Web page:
|Image from MelissaCastrillon.com|
Wilhelmina Silver has always lived in glorious, sun-drenched Zimbabwe. Her father is the foreman for a large farm, so Will lives in wonderful and wild freedom. But when her father dies Will is forced to leave her beloved Africa. In England, Will feels completely out of her element at boarding school. So when she sees an opportunity to run away, she jumps at it. But fending for herself in England is much different than in the African bush. Eventually, Will learns that although life in an English boarding school is completely different than in Zimbabwe, she must do her best to accept and embrace her new life.
The third person narrative from sharp-witted Will’s perspective is full of vivid, lyrical descriptions. Will’s unique way of observing the world is verbalized in a mixture of Shona and English. A glossary of terms is included at the end of the book. The time period is modern, yet vague. Will’s life in Africa seems timeless (or perhaps out of time?), but when she is forced to move to England the modern world comes rushing in around her. The character development is especially strong and the characters – flawed and fascinating – are compelling.
Also by Rundell:
Recommended Age/Grade Level: Age 10+/Grade 5+
|Image from RandomHouse.com|
Leroy wants more than anything to be a cowboy, like the ones he sees in the movies. He has everything a real cowboy should have – a hat, a lasso, boots. Everything that is, except a horse! So Leroy takes life by the reins and that’s how he finds Maybelline. She might be old, ten time as big as little Leroy, and only movable via sweet words, but Leroy thinks she’s the most beautiful horse in the world. Through thick and thin, spaghetti dinners and thunderstorms, Leroy learns what it means to be a true friend. Yippie-i-oh!
Bumbling, kind-hearted Leroy is a wonderful protagonist in the first title in a new series called Tales from Deckawoo Drive. Fans of the Mercy Watson series may recognize some familiar characters that appear briefly. Dicamillo’s knack for humorous repetition makes this a great story for new chapter book readers. The single plot line is clear and compelling. Van Dusen’s black and white illustrations are playfully cartoonish. They provide context, break up the page for new readers, and are just so darn charming. This book is a wonderful choice for a quick family read-aloud. I listened to the audiobook and found myself cheering, “awwwing”, and laughing out loud.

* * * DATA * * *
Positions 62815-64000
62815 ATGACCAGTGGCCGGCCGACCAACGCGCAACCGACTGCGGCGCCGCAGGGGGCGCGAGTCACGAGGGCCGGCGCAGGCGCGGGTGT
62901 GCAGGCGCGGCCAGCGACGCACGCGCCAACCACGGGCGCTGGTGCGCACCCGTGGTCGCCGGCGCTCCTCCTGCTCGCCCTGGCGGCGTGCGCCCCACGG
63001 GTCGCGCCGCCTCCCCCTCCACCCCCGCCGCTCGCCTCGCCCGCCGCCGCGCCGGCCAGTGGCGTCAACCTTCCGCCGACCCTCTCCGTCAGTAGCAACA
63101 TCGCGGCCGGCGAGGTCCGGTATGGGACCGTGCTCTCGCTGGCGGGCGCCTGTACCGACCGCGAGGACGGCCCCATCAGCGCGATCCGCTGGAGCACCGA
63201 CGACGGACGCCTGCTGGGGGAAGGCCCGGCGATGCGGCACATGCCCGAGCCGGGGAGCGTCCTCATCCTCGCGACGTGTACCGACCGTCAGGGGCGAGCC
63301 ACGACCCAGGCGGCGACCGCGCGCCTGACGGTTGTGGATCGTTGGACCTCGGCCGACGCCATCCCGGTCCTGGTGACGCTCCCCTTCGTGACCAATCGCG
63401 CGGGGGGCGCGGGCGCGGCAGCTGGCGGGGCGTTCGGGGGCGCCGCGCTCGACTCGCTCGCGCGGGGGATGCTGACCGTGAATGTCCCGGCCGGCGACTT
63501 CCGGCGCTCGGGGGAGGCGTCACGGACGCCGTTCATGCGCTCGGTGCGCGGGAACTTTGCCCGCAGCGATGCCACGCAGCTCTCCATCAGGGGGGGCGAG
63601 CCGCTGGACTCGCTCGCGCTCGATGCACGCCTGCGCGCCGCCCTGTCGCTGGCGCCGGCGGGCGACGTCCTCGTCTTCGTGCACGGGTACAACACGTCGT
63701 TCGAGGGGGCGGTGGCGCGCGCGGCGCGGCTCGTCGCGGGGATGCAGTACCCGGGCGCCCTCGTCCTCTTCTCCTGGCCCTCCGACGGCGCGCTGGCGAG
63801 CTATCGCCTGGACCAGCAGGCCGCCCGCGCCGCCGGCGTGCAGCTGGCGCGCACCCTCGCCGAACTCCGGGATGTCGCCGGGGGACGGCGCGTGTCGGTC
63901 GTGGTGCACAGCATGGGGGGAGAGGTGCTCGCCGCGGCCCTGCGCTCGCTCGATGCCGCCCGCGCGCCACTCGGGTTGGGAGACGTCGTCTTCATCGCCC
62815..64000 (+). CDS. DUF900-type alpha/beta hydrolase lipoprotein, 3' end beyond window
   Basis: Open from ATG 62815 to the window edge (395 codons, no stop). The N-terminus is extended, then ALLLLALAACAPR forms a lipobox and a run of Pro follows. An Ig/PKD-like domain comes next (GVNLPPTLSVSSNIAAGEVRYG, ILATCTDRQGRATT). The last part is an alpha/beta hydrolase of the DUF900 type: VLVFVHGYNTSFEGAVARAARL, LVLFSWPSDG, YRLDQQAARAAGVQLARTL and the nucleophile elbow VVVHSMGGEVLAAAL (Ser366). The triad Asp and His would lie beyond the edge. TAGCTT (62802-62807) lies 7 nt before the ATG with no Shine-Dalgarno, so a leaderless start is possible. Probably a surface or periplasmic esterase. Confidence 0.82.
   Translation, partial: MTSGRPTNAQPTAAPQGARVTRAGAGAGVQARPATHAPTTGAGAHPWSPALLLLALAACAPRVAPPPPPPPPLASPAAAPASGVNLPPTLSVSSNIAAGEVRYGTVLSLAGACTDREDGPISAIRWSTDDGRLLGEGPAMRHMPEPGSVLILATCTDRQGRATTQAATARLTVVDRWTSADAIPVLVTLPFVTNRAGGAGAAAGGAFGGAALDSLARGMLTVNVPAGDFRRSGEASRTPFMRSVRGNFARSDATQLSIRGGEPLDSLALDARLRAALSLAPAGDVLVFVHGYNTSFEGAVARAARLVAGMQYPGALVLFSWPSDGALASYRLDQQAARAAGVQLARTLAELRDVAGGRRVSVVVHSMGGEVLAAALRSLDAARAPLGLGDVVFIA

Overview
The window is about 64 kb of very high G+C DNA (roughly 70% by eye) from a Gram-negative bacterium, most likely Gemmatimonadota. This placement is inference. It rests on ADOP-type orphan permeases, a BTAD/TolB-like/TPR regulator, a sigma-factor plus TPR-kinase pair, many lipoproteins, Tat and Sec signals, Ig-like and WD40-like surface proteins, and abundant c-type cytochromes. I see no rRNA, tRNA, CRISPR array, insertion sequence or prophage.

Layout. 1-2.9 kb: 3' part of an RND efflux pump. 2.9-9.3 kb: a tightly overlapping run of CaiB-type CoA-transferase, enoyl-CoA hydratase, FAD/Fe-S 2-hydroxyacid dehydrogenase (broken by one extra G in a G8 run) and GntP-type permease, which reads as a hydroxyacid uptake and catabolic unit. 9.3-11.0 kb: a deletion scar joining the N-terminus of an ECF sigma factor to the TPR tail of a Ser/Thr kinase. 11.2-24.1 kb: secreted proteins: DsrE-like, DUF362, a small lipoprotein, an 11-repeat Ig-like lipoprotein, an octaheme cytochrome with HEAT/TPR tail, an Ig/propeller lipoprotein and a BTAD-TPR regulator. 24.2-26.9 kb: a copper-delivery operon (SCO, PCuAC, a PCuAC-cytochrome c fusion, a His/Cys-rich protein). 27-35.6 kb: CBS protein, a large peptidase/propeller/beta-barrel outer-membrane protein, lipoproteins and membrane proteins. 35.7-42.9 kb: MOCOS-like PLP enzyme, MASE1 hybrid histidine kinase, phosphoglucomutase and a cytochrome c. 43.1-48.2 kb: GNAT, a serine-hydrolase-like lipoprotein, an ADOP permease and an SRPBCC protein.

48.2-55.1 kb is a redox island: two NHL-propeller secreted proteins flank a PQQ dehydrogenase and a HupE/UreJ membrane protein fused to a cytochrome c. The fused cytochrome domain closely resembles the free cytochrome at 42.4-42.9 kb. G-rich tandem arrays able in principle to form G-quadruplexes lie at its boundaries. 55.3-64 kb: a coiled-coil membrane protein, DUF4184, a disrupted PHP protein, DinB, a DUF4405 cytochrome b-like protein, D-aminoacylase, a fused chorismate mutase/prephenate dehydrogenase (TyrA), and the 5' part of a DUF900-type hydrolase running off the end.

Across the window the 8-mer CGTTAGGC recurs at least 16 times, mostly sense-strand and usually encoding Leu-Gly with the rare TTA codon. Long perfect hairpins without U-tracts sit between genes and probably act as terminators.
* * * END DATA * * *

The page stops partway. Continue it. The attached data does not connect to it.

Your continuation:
Also by DiCamillo:
Recommended Age/Grade Level: Age 6+/Grade 1+
|Image from MaryRoseWood.Typepad.com|
15-year-old Penelope Lumley, recently graduated from the Swanburne School for Poor, Bright Females, is thrilled to be the new governess for the “Incorrigibles” – Alexander, Beowolf, and Cassiopeia. Luckily, Penelope has a healthy dollop of pluck and optimism because she has her work cut out for her. The siblings were raised in the woods by wolves and it takes considerable determination to teach the children to speak English and break their wolfish habits (howling, barking, chasing squirrels). On top of all, that strange things are happening around Ashton place. Penelope begins to suspect something is amiss.
Although it is set in England during the 1800’s, the narrator uses many modern day reference to explain terms to readers. The plot has a slow start, but once the Incorrigibles arrive the story is captivating. The third person narrative from Penelope’s point of view is full of witty word puns, dryly funny explanations, and wise sayings from the legendary (at least to Penelope) Agatha Swanburne. The ending leaves the story on a cliffhanger that only continuing the story will appease. The audiobook is deftly narrated by Katherine Kellgren, who juggles voices with amazing agility.
Continue the series:
Recommended Age/Grade Level: Age 9+/Grade 4+